President Obama’s upcoming announcement about how many troops he'll begin withdrawing from Afghanistan next month will vividly underscore how much the war debate has shifted, inside and outside Washington, since Obama announced the Afghan surge in December 2009.
Obama will unveil his troop withdrawal decision on Wednesday, bringing an end to weeks of fevered speculation about the course of the deeply unpopular Afghan war. The president will address the country at 8 that night from the White House. A senior Pentagon official said in an interview on Tuesday that he expects the president to endorse a “phased withdrawal” that would bring one combat brigade, or about 5,000 troops, home over the summer and a second to begin leaving by the end of the year. He said that Obama will also commit to bringing back the remaining 20,000 "surge" troops by the end of 2012, although the military expects the president to be deliberately vague about the timing of the final stages of the troop drawdown, as he was in Iraq.
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Whatever path he chooses, Obama will confront a political landscape that has shifted significantly since he stood before an audience of cadets at West Point 18 months ago and said he had decided that it was in America’s “vital national interest” to send 30,000 reinforcements to Afghanistan to battle the resurgent Taliban and stamp out any remaining Qaida militants there or in neighboring Pakistan.
At the time, both the military and the nation’s intelligence community agreed that Afghanistan was rapidly deteriorating and that the U.S. and its allies stood a realistic chance of defeat unless they rapidly changed course there. There were debates about what type of approach to put in place and precisely how many additional troops to deploy, but key policymakers from the Pentagon, the CIA, and the State Department were in broad agreement that the U.S. needed to adopt a new strategy and dispatch considerable new resources to the country.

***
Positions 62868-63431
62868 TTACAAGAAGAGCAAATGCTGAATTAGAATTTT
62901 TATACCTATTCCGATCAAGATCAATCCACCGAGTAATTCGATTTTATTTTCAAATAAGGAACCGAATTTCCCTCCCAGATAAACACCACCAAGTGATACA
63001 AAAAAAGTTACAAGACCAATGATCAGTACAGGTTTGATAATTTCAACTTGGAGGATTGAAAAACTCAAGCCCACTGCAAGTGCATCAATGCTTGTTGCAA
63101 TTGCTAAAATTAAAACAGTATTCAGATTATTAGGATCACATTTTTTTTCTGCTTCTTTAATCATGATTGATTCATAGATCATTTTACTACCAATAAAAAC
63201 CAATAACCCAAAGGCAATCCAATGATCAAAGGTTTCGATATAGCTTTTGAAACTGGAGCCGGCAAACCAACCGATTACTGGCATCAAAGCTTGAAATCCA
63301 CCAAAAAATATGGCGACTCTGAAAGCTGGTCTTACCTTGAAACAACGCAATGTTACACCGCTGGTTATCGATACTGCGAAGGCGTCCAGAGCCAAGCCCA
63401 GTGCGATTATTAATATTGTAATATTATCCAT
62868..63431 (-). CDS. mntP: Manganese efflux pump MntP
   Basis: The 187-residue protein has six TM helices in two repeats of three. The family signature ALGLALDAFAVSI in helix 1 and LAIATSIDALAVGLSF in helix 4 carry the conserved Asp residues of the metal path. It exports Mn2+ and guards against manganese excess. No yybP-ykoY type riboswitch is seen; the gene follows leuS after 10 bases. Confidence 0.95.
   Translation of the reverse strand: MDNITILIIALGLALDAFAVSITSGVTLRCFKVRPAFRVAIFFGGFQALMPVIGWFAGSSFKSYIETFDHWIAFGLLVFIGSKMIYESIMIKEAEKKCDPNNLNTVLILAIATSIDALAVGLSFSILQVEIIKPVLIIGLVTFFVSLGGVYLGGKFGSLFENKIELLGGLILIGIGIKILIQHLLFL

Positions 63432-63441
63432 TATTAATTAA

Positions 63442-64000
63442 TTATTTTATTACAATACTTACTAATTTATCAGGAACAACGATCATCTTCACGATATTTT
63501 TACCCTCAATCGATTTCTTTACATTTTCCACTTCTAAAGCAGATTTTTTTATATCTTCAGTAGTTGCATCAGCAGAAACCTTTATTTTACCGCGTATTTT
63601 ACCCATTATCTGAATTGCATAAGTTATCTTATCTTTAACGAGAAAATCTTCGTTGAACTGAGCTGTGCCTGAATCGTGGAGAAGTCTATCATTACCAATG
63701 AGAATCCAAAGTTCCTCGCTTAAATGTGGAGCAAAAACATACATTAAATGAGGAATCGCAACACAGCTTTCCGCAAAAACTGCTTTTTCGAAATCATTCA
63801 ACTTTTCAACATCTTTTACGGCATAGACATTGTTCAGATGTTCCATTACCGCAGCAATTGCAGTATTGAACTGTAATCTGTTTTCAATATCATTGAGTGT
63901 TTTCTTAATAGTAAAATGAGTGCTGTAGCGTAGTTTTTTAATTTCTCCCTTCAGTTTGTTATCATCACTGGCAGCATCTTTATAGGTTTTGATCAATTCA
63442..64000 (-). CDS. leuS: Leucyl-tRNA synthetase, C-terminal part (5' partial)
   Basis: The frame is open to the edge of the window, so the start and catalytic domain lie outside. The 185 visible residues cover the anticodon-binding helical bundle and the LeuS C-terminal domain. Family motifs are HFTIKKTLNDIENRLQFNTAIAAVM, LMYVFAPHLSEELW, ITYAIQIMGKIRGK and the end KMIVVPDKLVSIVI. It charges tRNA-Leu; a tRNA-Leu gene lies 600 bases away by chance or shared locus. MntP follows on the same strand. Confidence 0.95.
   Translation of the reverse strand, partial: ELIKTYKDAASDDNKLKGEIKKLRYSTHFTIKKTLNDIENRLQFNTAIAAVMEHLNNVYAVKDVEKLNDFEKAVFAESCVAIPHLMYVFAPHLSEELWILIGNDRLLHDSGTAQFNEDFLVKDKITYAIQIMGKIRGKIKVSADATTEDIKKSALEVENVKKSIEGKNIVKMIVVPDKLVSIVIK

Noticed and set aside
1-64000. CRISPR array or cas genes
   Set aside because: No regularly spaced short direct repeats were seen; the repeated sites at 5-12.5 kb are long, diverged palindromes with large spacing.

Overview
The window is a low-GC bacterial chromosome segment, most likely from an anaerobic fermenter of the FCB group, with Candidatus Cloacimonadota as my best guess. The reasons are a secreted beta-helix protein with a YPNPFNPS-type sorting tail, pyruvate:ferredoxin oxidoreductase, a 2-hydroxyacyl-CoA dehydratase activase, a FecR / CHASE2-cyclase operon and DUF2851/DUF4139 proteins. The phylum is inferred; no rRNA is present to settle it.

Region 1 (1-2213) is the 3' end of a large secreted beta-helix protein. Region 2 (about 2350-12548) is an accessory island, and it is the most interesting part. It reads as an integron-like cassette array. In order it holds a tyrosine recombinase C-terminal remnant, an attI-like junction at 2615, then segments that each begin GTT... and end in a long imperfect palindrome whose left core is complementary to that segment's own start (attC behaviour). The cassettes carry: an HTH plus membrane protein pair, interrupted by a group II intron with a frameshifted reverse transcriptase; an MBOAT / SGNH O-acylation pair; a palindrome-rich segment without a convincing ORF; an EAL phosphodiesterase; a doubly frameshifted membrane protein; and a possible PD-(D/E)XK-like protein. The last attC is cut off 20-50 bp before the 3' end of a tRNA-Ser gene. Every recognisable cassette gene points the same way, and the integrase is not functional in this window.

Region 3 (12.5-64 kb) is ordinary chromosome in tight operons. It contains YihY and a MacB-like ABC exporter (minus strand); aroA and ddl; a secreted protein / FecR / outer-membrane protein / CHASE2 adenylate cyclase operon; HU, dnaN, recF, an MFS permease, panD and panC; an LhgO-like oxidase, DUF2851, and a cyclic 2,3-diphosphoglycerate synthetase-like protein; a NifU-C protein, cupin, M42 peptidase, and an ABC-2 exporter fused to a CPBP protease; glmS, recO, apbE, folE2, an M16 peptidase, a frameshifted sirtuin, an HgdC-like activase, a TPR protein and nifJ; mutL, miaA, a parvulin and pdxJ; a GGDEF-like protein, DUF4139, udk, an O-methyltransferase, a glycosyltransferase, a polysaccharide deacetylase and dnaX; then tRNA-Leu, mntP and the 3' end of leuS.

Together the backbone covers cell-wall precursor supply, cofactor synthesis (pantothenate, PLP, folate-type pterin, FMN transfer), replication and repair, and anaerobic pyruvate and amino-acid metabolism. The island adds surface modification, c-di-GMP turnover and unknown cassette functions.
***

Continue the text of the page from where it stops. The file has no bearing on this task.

When Obama opted to deploy 30,000 new troops to the country in December 2009 as part of a shift to a broad counterinsurgency approach, he faced only minimal congressional opposition. Republicans in both the House and the Senate vocally endorsed the surge, while congressional Democrats—even as they made no secret of their discomfort with Obama’s escalation of the war—offered only minimal public criticism and made no real attempt to block the troop deployments.
This time around, the intelligence community and the military have completely different assessments of the state of the war and the impact of the surge. Senior military officials like Gen. David Petraeus, the top U.S. commander in Kabul, argue that the additional troops have helped rout the Taliban from their longtime strongholds in southern Afghanistan and speed the training of the Afghan security forces. Many in the intelligence community, by contrast, question the military’s relatively rosy assessments and believe that the U.S.-led offensives against the Taliban have done little to degrade the armed group’s willingness—or ability—to fight.
In March, for instance, Gen. Ronald Burgess, head of the Defense Intelligence Agency, told lawmakers that the Taliban in southern Afghanistan had “shown resilience and still influences much of the population, particularly outside urban areas," despite the presence of tens of thousands of additional U.S. forces.